How will Steve and Kono be cleared? 

Will Danny's X-wife really leave her
millionaire developer?

This show has shown a willingness
to dare amazing plot lines.  

What will they do next?!

Rumor has it that big time stars 
are lining up to play guest shots
just like on the original show.

Diddy may even be back.

So be there- ALOHA!

           Do stop by 'comments'  cloudia

Obscure show paved way for Hawaii police dramas

By Lee Cataluna 
POSTED: 01:30 a.m. HST, Dec 21, 2010

That the reboot of "Hawaii Five-0" is doing so well at a time when scripted network dramas are desperate to come up with salable ideas says a lot about the durability of the cops-in-paradise genre.

But long before "Five-0" and "Magnum, P.I." showed up, a formulaic little drama called "Hawaiian Eye" plowed a path that all of the Hawaii-based TV shows would later follow.

Off the air for nearly 50 years and too obscure to be captured on some meticulously restored DVD set, "Hawaiian Eye" is hardly revered or even remembered by fans of Hawaii-based TV shows, probably because so little of it was actually shot in Hawaii.

But in four seasons on ABC, the show probably did more to plant the balmy idea of Hawaii in the minds of middle-class Midwesterners watching TV on wintry Wednesday nights than any glossy magazine spread.

From a tourism marketing standpoint, the timing of "Hawaiian Eye" couldn't have been more perfect. Premiering in October 1959, only months after statehood and simultaneous with the start of regular jet service, the show capitalized on the Hawaii craze that swept the nation.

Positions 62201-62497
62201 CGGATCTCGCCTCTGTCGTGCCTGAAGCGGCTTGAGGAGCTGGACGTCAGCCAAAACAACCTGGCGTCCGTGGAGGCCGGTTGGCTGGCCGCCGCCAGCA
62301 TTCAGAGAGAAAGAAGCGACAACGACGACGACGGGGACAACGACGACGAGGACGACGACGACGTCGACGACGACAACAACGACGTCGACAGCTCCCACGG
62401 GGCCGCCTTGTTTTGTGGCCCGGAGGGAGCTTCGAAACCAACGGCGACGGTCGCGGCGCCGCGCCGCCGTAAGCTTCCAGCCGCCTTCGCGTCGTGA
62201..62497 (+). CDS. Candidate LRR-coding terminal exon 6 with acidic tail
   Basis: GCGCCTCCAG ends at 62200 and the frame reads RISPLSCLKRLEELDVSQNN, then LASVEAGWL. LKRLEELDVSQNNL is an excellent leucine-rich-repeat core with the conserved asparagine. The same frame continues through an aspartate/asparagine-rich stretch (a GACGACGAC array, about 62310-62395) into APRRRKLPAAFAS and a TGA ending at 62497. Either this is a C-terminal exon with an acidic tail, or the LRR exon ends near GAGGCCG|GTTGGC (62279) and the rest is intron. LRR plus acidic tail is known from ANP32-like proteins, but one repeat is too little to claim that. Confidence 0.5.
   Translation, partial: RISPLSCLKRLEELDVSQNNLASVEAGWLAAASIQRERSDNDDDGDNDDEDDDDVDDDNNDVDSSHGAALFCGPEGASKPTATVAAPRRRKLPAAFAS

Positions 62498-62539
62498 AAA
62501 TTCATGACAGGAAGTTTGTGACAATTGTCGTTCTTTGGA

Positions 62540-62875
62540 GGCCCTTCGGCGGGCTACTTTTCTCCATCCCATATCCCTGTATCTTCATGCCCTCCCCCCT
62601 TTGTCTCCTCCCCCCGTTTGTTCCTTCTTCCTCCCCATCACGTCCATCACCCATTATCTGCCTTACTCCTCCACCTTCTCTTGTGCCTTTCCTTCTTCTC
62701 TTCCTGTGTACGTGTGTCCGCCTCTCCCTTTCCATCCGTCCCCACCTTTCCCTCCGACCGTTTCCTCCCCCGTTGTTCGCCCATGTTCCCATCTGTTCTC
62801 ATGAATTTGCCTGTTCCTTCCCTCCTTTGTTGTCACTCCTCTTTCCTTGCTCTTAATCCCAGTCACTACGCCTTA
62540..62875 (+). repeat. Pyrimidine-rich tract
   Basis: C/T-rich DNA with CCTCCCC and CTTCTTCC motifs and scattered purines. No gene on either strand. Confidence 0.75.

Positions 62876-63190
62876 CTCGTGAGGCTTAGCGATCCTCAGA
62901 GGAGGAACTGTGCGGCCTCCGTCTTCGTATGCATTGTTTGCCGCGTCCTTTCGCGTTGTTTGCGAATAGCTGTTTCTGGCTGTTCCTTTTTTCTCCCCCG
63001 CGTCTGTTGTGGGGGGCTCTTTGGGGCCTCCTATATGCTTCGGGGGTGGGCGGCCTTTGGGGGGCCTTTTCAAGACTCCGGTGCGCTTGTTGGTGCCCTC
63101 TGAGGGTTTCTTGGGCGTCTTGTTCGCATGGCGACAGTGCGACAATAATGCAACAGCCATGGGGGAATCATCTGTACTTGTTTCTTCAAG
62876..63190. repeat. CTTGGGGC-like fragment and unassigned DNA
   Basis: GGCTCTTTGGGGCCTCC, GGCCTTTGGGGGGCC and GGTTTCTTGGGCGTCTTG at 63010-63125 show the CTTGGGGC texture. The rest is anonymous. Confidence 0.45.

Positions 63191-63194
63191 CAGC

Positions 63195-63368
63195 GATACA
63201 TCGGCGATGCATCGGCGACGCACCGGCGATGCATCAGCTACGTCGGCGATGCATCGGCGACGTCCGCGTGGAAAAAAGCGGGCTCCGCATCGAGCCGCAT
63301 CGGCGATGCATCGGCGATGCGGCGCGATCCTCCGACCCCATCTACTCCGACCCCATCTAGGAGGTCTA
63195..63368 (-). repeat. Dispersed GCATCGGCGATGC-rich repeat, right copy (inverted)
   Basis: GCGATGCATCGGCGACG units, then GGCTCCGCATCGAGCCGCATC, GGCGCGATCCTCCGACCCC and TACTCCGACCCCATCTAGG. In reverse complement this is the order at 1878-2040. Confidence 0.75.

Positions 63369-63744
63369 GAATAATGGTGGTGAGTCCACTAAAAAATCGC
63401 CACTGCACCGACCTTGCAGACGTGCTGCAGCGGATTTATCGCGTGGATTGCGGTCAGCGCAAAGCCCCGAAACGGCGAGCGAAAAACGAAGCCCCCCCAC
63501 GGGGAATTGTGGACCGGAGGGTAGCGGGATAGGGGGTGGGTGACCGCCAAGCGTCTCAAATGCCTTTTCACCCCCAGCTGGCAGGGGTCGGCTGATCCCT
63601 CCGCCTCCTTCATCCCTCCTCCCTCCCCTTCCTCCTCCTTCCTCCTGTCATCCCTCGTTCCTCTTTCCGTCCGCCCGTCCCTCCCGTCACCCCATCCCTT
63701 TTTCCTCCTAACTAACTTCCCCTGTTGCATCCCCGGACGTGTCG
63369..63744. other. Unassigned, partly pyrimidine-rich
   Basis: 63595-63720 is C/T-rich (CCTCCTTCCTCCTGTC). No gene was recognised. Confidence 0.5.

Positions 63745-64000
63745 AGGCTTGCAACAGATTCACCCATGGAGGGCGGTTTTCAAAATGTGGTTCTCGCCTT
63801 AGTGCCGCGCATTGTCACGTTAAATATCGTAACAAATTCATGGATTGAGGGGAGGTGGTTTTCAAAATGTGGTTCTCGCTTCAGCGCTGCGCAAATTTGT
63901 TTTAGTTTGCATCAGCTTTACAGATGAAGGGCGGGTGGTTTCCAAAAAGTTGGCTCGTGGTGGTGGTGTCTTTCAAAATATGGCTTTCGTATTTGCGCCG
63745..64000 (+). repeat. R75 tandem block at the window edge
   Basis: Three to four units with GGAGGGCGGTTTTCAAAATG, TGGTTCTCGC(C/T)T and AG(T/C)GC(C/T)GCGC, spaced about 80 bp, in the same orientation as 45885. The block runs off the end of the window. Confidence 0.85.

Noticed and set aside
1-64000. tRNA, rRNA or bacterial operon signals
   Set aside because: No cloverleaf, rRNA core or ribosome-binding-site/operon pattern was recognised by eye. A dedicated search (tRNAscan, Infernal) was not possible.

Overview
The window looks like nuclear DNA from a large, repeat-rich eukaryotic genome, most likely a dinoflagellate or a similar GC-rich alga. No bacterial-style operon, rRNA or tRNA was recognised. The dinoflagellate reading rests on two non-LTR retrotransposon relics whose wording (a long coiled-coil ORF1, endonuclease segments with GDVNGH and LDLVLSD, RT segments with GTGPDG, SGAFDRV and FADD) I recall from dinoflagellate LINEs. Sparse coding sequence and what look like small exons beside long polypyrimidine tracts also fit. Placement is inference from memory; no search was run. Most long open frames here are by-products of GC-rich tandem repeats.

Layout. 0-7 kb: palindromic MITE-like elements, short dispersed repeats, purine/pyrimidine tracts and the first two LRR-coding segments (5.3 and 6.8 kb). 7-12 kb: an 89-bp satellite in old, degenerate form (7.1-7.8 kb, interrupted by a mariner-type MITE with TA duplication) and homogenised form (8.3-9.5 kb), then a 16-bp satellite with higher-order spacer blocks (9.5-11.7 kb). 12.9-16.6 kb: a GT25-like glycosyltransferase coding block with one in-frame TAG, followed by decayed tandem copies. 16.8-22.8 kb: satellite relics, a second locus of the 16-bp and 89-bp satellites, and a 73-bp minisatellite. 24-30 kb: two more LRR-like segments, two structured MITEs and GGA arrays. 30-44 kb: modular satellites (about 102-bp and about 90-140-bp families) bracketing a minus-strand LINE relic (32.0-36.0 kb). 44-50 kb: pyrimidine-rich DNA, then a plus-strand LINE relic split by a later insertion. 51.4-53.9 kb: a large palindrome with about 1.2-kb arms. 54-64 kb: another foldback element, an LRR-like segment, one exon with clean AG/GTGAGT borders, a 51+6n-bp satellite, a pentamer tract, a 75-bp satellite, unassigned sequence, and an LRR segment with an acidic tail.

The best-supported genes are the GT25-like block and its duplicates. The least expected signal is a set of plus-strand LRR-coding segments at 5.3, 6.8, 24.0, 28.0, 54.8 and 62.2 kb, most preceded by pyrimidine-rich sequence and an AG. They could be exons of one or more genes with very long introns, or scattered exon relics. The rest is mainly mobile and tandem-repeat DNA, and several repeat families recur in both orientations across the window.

The show, about a detective agency based at what was then the Hawaiian Village Hotel in Waikiki, followed the adventures of Anthony Eisley and future "Wild, Wild West" star Robert Conrad, punching out bad guys, rescuing beautiful guest stars and doing a lot of smoking.

To local audiences, there was an added treat. Comedic actor, singer and nightclub performer Poncie Ponce got co-star billing (along with Connie Stevens) as the resourceful cab driver Kim Quisado, whose far-flung collection of cousins, uncles and nephews could always be counted on to provide a crucial bit of information from the "street."

Ponce was one of the first Filipino-American actors to get star billing on a network drama.

A few clips of "Hawaiian Eye" are posted on YouTube, including the amazing opening credits that captured Conrad and Eisley surfing off Waikiki. (While Conrad was a natural athlete, Eisley looks a bit shaky on the board, making you wonder how many takes were required to get the shot.) Connie sits safely in a canoe. The scenes are long and slow and sometimes go on for minutes without lines of dialogue while the soundtrack plays.

Besides Ponce, the best part of the show is the most contradictory. While the old "Five-0" is beloved because it's shot on location, "Hawaiian Eye" is hilarious because it was shot on the Warner Bros. lot in Hollywood. Most scenes take place indoors. The set for downtown Honolulu, the scene of an armored truck robbery, looks suspiciously like Gotham City from "Batman."

The show may not have been faithful to Hawaii's scenery, but it got the genre started.